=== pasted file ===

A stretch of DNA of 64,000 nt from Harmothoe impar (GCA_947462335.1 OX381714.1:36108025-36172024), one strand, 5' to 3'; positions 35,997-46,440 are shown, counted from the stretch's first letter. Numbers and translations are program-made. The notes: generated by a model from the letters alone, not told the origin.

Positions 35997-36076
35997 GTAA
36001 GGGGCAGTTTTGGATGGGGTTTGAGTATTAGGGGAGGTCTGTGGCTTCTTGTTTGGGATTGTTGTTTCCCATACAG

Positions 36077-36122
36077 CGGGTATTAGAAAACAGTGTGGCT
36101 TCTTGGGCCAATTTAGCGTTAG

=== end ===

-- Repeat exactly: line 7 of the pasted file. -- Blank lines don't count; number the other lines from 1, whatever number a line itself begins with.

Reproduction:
36101 TCTTGGGCCAATTTAGCGTTAG